AUD / JPY – In Focus

This last week of the month is slightly quieter on the economic-front than the weeks preceding, with the majority of Australian focused data being mid-low tiered in importance.

What we could see this week is the squaring-off of books for the end of the month and positioning for the first week of June. The first week of June delivering Australian building approvals, Chinese manufacturing, AUD retail sales, the RBA policy announcement and we’re only halfway through Tuesday.

The economic data will continue to run thick throughout next week from across the globe topping it off with Non-farm payroll data from the US on Friday evening. Suffice to say if we see a lack of volatility this week don’t get too comfortable.

Japanese releases have made headlines of late beating estimates and showing greatly positive improvements from where the Japanese economy was heading. Recently Japanese GDP growth smashed estimates at 5.9% annualised and last week showed increases in both imports and exports. The Bank of Japan (BOJ) Governor Kuroda, is the original Quantitative Easing (QE) guru and has a history with the monetary policy, recently adopted by the US & UK, back to the mid-90s.

Kuroda was elected as the Central Bank Governor due to his history with QE policy and a governmental push to trying to drag Japan away from deflation, with inflation rates close to zero in 2011-12. The solution, weaken the yen by any means possible. Kuroda let the market know that he would do what is necessary to increase Japan’s inflation rate to 2%. After election in Feb 2013 Kuroda increased Japan’s QE efforts to outweigh that of the States, in turn sending the Yen tumbling, declining approximately 30% against most crosses over a 6-month period.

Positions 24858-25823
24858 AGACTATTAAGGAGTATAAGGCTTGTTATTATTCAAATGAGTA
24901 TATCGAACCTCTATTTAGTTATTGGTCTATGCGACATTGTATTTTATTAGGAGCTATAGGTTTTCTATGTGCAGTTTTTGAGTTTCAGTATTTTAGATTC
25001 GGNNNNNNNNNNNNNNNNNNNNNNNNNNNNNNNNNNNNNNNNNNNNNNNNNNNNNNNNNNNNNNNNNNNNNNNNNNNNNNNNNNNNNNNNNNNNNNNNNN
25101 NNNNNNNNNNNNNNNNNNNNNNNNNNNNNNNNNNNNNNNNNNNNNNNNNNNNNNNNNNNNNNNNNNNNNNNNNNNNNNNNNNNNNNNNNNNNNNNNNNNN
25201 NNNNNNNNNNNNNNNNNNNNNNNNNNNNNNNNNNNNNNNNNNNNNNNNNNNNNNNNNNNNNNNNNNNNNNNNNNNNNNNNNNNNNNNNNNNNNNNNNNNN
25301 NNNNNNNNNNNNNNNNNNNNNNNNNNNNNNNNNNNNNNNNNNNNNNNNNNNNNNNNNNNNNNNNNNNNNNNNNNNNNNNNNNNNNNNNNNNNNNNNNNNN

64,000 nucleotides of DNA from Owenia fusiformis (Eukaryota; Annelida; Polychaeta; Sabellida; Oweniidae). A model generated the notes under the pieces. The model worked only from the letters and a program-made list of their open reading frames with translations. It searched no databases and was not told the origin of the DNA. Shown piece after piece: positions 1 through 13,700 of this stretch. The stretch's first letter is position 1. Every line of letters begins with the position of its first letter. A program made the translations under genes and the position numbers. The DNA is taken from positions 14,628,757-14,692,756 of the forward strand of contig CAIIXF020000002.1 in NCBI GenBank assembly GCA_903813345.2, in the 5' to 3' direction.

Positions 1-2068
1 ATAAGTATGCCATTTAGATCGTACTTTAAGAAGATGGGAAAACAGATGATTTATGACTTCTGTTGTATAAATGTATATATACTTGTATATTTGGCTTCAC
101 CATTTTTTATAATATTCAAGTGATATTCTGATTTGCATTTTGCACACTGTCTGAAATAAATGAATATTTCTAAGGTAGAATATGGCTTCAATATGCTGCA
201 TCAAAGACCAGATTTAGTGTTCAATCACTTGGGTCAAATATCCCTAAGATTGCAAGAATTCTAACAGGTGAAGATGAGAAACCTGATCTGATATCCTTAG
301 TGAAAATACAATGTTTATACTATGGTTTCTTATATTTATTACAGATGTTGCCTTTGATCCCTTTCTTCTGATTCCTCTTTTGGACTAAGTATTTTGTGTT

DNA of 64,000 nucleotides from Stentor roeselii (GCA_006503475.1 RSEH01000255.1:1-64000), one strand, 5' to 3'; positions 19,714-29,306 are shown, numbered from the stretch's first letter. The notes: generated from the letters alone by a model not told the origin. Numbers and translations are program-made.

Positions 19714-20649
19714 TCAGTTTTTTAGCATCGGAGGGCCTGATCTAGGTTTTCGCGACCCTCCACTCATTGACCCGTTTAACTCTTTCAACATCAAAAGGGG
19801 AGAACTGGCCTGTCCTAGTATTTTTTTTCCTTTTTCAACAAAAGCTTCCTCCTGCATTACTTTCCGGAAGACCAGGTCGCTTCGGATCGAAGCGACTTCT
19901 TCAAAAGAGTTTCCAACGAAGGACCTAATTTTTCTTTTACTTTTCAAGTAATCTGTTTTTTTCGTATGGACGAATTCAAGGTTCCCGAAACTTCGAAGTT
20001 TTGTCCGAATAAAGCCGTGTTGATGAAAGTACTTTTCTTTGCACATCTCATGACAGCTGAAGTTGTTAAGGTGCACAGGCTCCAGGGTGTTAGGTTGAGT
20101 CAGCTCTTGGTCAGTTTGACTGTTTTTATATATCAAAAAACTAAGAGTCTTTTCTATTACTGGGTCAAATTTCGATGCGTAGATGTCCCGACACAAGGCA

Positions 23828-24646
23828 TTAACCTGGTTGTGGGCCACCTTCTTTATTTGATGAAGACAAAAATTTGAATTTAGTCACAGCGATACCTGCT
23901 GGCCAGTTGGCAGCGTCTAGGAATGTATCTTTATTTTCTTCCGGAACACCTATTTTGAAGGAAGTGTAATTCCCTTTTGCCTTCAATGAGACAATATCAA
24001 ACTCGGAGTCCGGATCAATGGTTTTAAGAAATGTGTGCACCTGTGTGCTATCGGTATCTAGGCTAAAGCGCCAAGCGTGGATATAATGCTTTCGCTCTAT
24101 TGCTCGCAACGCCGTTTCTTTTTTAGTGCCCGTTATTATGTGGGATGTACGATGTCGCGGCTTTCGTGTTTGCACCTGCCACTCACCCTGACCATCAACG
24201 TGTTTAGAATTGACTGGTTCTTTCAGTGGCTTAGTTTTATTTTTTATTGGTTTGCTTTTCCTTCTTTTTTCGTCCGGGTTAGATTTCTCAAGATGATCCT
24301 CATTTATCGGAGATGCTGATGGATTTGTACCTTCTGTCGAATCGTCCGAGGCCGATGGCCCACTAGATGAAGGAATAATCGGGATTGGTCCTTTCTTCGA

Kuroda has stated that Japan is on track to meet this 2% inflation target after inflation has moved to 1.3%, but if necessary still has a few tricks left up his sleeve. This may be so, but also worth considering is that Japan is the 3rd largest economy in the world and holds some of the world’s largest off-shore investments. With improvements in the domestic economy and the Yen close to multi-year lows, Japanese businesses may see value to repatriate funds and invest domestically. This in turn could see some serious capital flows back into Yen. If the BOJ has achieved its inflation target the Yen may be allowed to move organically with less BOJ influence.

Inflation data is due from Japan this Friday at 9.30 am AEST. Expectations are to increase to 3.1% from 1.3% annualised.

Jeremy Brownjohn